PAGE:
|The two key elements to successful interviewing are preparation
|Preparation Enhances Your Chances Of Performing Well
Tips on interview preparation:
- Ensure your consultant has provided you with a detailed
understanding of the position description, the team environment
and the organisation.
- Conduct additional research regarding
the organisation through reading annual reports and researching
on the internet. Understand its products/services,
size, locations, financial situation and growth potential.
- Make sure
you know exactly where you are going and always be on
- Dress conservatively and pay attention to all facets
of your dress and grooming.
- Know the exact place and
time of the interview, the interviewer's full name and
the correct pronunciation
and his/her title.
- Spend 30 minutes reviewing your
resume/experience and its relevance to the position description.
the specific examples in your
are directly relevant to the position description and that demonstrate
your ability to do the job. Refresh your memory regarding details
of present and
past employers and your work history in their companies. You
will be expected to know a lot about a company for which
you have previously
worked. Pay particular
attention to how you will describe your most important achievements.
- Be prepared to convey to the interviewer: why this role
appeals to you, why they should consider you for this
role and what makes
a bit different from
- Prepare the questions YOU will ask during
the interview. Remember that an interview is a two-way
street. The employer
to determine through questioning
if you have the qualifications necessary to do the job. You
must determine through questioning whether the company will
for the growth and development you seek.
Sample of probing questions you might ask:
- What would a normal day in this role look like?
- Why is
the position available?
- How would you describe your organizational
- What induction and training programmes does the
- What sort of people have done well
in this team/organization?
- How is the company positioned
against its competitors?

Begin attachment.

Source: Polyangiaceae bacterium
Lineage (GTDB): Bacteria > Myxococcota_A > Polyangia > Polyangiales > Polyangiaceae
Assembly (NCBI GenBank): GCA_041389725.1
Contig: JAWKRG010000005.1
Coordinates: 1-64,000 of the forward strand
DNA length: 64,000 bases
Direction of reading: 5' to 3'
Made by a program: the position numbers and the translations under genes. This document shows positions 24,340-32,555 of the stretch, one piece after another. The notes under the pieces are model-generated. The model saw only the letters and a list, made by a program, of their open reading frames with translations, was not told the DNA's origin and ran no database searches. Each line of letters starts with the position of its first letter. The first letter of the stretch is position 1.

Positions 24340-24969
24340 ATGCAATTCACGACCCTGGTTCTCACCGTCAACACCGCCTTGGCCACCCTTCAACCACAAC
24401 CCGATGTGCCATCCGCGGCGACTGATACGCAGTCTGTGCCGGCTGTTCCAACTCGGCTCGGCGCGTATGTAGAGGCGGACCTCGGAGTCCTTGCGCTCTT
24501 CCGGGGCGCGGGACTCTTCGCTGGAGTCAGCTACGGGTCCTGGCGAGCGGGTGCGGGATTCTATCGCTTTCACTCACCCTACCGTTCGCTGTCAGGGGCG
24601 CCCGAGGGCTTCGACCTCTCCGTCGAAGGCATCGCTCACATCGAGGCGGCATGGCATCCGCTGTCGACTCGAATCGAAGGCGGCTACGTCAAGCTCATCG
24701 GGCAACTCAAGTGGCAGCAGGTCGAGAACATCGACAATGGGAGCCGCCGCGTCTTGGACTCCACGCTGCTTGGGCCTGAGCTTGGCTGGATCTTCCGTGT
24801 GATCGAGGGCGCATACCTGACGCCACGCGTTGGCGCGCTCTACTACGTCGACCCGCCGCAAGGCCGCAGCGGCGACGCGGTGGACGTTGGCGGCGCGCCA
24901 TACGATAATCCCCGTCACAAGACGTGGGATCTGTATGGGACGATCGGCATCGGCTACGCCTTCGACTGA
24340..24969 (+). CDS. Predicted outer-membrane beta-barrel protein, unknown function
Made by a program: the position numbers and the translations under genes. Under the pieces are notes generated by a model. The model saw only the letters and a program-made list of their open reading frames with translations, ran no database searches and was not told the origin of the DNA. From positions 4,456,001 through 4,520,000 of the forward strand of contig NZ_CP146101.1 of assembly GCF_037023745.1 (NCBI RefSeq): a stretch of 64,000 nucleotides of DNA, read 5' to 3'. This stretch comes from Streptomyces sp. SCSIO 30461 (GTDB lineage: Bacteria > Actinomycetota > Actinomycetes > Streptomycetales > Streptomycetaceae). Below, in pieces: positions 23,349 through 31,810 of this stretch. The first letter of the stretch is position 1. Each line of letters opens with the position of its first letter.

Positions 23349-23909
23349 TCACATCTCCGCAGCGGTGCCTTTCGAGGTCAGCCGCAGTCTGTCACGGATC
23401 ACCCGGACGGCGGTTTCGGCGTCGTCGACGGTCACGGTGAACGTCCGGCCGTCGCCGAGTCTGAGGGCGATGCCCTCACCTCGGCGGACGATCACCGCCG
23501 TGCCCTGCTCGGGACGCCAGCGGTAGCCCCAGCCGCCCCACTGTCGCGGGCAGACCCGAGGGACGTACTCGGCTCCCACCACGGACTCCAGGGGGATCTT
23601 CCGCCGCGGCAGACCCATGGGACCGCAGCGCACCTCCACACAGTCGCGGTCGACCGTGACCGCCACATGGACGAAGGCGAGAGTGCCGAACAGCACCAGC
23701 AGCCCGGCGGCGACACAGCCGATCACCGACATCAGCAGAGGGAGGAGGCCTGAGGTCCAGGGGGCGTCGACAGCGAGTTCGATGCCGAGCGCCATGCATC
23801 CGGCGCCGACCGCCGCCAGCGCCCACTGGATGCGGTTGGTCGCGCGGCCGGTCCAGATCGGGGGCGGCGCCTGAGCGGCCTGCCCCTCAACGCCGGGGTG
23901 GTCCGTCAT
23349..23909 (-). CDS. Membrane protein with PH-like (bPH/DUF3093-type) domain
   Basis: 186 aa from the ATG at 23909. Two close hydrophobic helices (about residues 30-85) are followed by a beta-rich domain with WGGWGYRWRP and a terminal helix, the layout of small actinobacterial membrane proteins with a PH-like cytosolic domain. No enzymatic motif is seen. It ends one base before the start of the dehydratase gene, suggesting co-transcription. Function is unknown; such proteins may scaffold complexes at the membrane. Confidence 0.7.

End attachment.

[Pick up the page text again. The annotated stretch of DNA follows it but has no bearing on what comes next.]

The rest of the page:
- What is your vision for the
future? What are the plans, if any, for growth or expansion?
are the three things that would make someone an outstanding
success in this role?
- How well do you think I match the
requirements of the role?
- What is the next step in the
|Preparing For The Structure And Style Of The Interview
Competency Based Interviews
Competency based interviews are the most prevalent style
of interviewing. Also known as behavioural interviewing,
competency based interviewing requires you to draw on past
and describe specific examples f incidents that demonstrate
your competence in a particular area. The most effective
way of answering these questions is to use the "STAR" technique:
SITUATION briefly describe the background to the situation
TASK specifically describe your responsibility
ACTION describe what you did
RESULT describe the outcome of your actions
Here is an excellent answer to a competency-based question
that is testing teamwork as a competence:
"Team work is very important in our organization.
What evidence do you have to prove that you are a good
"I have a number of examples I could share with you.
In one instance, when I was working as a financial analyst
at ABC Company, the sales team was putting together a bid
for a large piece of work and the analyst that normally
helps them was on leave. I offered to help them and worked
every night for two weeks to ensure they had all the information
they needed. They took on my suggestions regarding pricing
and also some creative ideas I had on formatting the proposal.
As it turned out we won the bid and I was promoted as a
You may be required to provide between one and three real-life
examples to validate one particular competence.
Be prepared with answers and supporting examples to standard
HR questions such as:
- What are your career aspirations?
- Why do you want to work
for our company?
- What interests you about our product/service?
- Of your
previous jobs, which did you enjoy most and why?
- How have
you managed conflict in the past?